The Five Ws of RAPAC
“RAPAC” may be a term you’re already familiar with and understand its value to our industry. It may be a term you’ve heard mentioned at various REALTOR®-related events, but aren’t too familiar with. Or, it may be that the word RAPAC incites complete and utter bewilderment for you. If you fall into the latter category, read on. This is the: who, what, where, when and why of RAPAC.
Let’s first begin with a brief introduction. RAPAC stands for the REALTORS® of Arizona Political Action Committee. Today, virtually every special interest group in America has a PAC, and the REALTORS® of Arizona are no different. RAPAC is a nonprofit, unincorporated group that allows REALTOR® members to collectively and effectively participate in political affairs. RAPAC is not affiliated with a political party and is non-partisan in its support of candidates. Simply put, RAPAC is the best way to protect your business. Now let’s dive in.
Who supports RAPAC?
RAPAC is made up of voluntary investments from REALTOR® members all across the state.
What does investing in RAPAC do for me?
Your investment in RAPAC safeguards your business and our industry as a whole. Arizona real estate faces many issues that need support from pro-business/pro-real estate lawmakers. These issues range from HOA reform, water rights, property taxes and preserving the rights of property owners to name a few. Here are some recent legislative wins that could not have happened without AAR members’ investment in RAPAC.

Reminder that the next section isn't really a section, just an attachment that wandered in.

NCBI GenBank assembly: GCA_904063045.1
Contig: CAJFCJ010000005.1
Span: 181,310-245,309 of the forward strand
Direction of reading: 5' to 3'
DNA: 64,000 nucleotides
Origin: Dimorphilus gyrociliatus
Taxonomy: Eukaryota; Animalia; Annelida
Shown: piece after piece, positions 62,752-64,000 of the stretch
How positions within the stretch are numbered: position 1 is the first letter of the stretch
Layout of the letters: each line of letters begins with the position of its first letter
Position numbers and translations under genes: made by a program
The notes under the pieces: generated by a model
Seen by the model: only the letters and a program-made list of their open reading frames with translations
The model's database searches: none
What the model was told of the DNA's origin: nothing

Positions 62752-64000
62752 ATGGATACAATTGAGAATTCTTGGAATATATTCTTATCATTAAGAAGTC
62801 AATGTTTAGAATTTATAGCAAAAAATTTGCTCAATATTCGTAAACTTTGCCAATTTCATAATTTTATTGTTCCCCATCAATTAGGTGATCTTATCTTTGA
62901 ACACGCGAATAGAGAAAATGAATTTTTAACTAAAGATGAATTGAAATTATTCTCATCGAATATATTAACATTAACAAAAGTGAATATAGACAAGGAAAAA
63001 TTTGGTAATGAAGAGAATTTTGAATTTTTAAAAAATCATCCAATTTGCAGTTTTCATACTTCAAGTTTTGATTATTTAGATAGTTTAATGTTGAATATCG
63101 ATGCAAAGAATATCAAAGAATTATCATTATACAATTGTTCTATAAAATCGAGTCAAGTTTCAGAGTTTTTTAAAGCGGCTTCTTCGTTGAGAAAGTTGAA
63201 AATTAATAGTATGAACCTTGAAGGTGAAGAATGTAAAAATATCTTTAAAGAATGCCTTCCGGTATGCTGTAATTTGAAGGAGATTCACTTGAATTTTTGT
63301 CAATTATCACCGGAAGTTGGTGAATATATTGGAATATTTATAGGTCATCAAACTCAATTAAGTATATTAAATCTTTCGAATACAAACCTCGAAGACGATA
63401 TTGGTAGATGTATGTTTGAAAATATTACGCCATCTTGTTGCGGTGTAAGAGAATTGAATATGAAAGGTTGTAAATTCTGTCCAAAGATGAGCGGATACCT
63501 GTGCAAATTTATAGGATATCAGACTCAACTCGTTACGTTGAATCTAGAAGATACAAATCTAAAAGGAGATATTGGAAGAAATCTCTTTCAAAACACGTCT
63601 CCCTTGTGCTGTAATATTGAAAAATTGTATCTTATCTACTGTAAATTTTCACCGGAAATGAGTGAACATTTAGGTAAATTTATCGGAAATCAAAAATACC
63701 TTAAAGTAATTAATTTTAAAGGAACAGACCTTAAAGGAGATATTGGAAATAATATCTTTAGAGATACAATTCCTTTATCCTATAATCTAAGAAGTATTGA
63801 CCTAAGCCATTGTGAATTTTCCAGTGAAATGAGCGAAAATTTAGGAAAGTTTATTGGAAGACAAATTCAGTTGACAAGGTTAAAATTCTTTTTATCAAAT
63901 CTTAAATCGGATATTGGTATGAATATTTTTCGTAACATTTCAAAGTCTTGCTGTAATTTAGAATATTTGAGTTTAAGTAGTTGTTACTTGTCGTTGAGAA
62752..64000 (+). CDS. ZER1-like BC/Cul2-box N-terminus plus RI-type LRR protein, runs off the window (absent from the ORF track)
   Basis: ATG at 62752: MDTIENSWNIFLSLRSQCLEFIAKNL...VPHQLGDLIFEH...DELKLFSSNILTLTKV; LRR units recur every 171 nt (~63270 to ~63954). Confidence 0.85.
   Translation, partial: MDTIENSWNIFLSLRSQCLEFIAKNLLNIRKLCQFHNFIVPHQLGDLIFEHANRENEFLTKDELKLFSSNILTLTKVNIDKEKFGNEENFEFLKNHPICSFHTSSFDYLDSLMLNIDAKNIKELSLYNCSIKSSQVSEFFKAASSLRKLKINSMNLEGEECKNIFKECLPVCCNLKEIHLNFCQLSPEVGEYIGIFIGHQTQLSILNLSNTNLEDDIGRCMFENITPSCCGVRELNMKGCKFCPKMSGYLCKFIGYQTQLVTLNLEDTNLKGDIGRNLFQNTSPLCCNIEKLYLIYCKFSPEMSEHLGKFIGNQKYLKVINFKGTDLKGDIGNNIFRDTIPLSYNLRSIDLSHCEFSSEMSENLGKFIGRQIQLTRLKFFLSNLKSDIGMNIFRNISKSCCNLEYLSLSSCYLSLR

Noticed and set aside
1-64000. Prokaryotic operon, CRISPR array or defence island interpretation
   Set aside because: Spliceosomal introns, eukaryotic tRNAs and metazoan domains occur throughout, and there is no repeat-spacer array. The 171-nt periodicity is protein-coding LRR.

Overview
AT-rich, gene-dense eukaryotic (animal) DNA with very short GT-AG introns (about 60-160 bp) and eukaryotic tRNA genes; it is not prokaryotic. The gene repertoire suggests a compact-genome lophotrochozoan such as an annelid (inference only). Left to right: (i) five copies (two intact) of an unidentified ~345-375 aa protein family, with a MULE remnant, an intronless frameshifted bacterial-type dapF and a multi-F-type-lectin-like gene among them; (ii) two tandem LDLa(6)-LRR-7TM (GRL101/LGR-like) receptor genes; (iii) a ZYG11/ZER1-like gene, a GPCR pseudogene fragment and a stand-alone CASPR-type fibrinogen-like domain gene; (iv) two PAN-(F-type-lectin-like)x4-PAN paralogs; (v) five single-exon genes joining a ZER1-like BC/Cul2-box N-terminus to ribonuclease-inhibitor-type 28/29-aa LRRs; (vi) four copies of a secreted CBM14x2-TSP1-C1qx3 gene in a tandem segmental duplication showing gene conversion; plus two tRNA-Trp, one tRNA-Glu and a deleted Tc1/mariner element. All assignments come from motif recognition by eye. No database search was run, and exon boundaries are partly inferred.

Where does my investment in RAPAC go?
Your investment in RAPAC goes towards educating Arizona lawmakers on the issues that keep you up at night. Through your RAPAC dollars, AAR can support pro-real estate lawmakers and guarantee that no decision is made that will affect our industry, good or bad, until our voice is heard.
Investments can be made to your local association, directly to the Arizona Association of REALTORS®, and to the National Association of REALTORS®. The only acceptable way to contribute to RAPAC is by money drawn from personal funds.
When should I invest?
RAPAC investments are accepted at any time throughout the year. We do understand that for some contributing money to any sort of cause may not always be in your budget. One time to consider contributing is right after you’ve had a successful close. Or have one less Starbucks a week and at the end of the month you’ll have enough money set aside to contribute. Even a minimum donation of $30 per member, per year can do so much. When all things are considered, $30 is a small investment for such a large return – protecting your business!
Most importantly, why should you invest in RAPAC?
The Arizona Association of REALTORS® and RAPAC want to help you make more money, keep more of what you make, reduce your liability and protect you from any undue burdens that will affect your business. Investing in RAPAC means protecting your professional rights.
In order to affect legislation, we must be proactive and support the best. With your minimum contribution of $30, we can raise thousands of dollars to be stronger than ever!